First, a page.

Obsolete locomotives on the SAR had the numeral "0" prefixed to their existing numbers, although on these engines it appears that new number plates to that effect were never affixed to them. In the SAR era, no. 09 was transferred to Mossel Bay Harbour and two, numbers 010 and 014, went to Port Elizabeth Harbour. These three engines were eventually scrapped at Uitenhage between 1916 and 1938. No. 15, which was not mentioned in the SAR renumbering lists of 1912, was sold to Lourenco Marques Forwarding Agency in Mozambique in 1913 and employed in the Lourenco Marques docks. The rest remained in service in Table Bay Harbour until they were withdrawn and scrapped between 1913 and 1935.[1][3]

Works numbers and disposition[edit]

The numbers, builders, works numbers, dates ordered, SAR numbers and disposition of these locomotives are listed in the table.[1][3][5][8]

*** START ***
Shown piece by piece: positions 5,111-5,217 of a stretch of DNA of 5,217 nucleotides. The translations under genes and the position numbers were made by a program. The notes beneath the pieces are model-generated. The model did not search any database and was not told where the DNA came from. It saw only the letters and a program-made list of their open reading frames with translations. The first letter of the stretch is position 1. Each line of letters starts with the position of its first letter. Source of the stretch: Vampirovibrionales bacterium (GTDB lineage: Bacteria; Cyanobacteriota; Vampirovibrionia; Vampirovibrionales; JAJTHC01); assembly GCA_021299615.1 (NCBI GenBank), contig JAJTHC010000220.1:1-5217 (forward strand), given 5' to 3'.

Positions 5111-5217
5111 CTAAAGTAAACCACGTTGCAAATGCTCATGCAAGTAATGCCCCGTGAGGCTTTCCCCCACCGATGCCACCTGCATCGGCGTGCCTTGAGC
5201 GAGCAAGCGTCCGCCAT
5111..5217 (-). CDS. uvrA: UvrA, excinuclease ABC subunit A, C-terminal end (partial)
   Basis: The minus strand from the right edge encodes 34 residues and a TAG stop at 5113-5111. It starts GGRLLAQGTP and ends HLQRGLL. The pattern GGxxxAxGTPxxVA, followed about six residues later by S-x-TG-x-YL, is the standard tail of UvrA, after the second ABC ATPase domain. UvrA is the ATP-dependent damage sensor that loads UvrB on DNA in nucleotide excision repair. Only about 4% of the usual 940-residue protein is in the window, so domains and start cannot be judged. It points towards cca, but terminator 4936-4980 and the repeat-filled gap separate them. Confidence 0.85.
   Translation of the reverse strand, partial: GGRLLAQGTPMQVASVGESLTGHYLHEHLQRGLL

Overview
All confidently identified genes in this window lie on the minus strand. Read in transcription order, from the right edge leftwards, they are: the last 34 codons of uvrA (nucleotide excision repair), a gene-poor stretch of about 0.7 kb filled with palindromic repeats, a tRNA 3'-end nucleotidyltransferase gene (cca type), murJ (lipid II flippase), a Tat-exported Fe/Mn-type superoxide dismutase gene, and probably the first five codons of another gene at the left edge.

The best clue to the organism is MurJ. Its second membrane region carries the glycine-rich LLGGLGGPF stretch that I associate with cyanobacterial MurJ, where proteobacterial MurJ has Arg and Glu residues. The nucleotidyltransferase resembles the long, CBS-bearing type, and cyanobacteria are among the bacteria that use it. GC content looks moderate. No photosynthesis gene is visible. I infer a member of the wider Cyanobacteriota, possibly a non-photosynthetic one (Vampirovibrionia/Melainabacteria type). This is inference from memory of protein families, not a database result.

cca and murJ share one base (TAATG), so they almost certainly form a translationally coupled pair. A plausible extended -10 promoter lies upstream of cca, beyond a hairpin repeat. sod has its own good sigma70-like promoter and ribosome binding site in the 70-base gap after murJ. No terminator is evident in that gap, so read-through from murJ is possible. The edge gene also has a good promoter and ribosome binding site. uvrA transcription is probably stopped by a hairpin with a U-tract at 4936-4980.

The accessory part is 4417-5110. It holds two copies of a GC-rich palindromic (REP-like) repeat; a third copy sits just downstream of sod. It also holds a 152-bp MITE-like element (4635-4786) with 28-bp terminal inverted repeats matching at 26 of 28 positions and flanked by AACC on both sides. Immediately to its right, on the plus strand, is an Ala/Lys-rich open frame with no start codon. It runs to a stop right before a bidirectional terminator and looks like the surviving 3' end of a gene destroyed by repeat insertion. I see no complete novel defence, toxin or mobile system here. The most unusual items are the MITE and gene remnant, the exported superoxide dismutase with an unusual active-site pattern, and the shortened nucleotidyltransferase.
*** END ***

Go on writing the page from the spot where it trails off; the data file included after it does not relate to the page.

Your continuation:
1. ^ a b c d e f g h Holland, D. F. (1972). Steam Locomotives of the South African Railways. 2: 1910-1955 (1st ed.). Newton Abbott, Devon: David & Charles. pp. 116–117, 122–123. ISBN 978-0-7153-5427-8.
  2. ^ a b Paxton, Leith; Bourne, David (1985). Locomotives of the South African Railways (1st ed.). Cape Town: Struik. p. 25. ISBN 0869772112.
  3. ^ a b c d e f g h i j k Contents of emails received from Dr John Middleton, Washington. Transcripts copied to Table Bay Harbour locomotives by Black, Hawthorn & Chapman and Furneaux for retention and easy reference.
  4. ^ a b Soul of A Railway, System 1, Part 16: Table Bay Harbour © Les Pivnic. Caption 8. (Accessed on 30 June 2017)
  5. ^ a b c Contents of emails received from Dr John Middleton, Washington. Transcripts copied to Table Bay Harbour construction locomotives for retention and easy reference.
  6. ^ Contents of emails received from Dr John Middleton, Washington. Transcripts copied to Table Bay Harbour locomotive no. 29 by Hawthorn Leslie for retention and easy reference.
  7. ^ The South African Railways - Historical Survey. Editor George Hart, Publisher Bill Hart, Sponsored by Dorbyl Ltd., Published c. 1978, p. 25.
  8. ^ a b c Classification of S.A.R. Engines with Renumbering Lists, issued by the Chief Mechanical Engineer's Office, Pretoria, January 1912, p. 2. (Reprinted in April 1987 by SATS Museum, R.3125-6/9/11-1000)